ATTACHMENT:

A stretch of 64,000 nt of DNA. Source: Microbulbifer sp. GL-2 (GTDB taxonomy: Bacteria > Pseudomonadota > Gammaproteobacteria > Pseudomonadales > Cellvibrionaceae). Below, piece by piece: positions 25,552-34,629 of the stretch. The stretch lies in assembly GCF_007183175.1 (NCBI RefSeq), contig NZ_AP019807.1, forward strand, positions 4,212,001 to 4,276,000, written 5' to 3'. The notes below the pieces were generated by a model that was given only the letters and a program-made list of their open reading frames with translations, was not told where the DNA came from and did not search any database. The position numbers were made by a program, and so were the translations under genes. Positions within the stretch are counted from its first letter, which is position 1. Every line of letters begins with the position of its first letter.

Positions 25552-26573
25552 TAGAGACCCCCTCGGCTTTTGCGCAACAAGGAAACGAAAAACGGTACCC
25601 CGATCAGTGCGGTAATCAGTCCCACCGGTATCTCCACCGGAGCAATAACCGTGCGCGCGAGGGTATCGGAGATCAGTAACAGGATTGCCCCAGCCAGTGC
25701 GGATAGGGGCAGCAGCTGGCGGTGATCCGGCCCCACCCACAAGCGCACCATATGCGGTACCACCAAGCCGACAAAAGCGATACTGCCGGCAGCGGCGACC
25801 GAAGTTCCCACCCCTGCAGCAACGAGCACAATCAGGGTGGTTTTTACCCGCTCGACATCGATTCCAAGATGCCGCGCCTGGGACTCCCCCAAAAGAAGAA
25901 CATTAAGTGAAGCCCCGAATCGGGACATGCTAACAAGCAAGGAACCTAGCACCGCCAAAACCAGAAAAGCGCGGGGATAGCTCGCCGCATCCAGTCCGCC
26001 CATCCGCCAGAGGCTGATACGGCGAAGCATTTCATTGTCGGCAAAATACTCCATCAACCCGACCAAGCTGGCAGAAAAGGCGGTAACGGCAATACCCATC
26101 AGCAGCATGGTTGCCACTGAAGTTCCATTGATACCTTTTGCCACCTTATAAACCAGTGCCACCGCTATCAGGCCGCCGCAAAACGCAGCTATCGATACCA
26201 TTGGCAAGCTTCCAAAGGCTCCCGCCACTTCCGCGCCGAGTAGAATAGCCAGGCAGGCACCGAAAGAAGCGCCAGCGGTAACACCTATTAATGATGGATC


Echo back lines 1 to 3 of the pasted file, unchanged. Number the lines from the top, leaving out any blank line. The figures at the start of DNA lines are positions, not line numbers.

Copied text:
A stretch of 64,000 nt of DNA. Source: Microbulbifer sp. GL-2 (GTDB taxonomy: Bacteria > Pseudomonadota > Gammaproteobacteria > Pseudomonadales > Cellvibrionaceae). Below, piece by piece: positions 25,552-34,629 of the stretch. The stretch lies in assembly GCF_007183175.1 (NCBI RefSeq), contig NZ_AP019807.1, forward strand, positions 4,212,001 to 4,276,000, written 5' to 3'. The notes below the pieces were generated by a model that was given only the letters and a program-made list of their open reading frames with translations, was not told where the DNA came from and did not search any database. The position numbers were made by a program, and so were the translations under genes. Positions within the stretch are counted from its first letter, which is position 1. Every line of letters begins with the position of its first letter.

Positions 25552-26573
25552 TAGAGACCCCCTCGGCTTTTGCGCAACAAGGAAACGAAAAACGGTACCC